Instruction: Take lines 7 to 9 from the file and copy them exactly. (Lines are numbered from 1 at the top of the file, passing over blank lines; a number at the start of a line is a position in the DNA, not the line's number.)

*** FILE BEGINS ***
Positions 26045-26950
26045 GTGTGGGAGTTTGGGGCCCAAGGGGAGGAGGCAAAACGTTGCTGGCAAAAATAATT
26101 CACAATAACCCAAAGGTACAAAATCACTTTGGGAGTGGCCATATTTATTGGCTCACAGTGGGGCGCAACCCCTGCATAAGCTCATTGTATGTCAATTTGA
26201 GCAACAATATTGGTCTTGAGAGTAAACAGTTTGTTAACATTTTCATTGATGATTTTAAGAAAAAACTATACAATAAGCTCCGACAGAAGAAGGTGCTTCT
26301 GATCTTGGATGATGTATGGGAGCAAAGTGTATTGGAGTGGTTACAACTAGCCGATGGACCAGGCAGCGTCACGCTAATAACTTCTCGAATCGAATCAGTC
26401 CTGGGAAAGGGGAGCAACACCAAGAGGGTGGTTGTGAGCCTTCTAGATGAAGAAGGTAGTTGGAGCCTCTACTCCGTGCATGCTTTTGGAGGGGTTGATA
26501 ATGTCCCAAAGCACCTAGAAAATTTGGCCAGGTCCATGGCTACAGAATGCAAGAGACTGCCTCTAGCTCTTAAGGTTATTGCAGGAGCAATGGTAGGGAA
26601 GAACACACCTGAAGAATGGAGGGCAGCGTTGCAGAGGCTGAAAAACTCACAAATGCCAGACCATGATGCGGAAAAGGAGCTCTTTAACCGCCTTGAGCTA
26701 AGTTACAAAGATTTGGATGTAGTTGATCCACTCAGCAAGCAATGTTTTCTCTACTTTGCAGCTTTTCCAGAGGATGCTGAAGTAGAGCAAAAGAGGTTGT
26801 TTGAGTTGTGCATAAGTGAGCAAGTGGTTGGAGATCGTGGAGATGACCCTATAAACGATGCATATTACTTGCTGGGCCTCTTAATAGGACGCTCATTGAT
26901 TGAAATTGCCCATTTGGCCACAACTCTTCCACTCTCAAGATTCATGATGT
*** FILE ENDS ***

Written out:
26501 ATGTCCCAAAGCACCTAGAAAATTTGGCCAGGTCCATGGCTACAGAATGCAAGAGACTGCCTCTAGCTCTTAAGGTTATTGCAGGAGCAATGGTAGGGAA
26601 GAACACACCTGAAGAATGGAGGGCAGCGTTGCAGAGGCTGAAAAACTCACAAATGCCAGACCATGATGCGGAAAAGGAGCTCTTTAACCGCCTTGAGCTA
26701 AGTTACAAAGATTTGGATGTAGTTGATCCACTCAGCAAGCAATGTTTTCTCTACTTTGCAGCTTTTCCAGAGGATGCTGAAGTAGAGCAAAAGAGGTTGT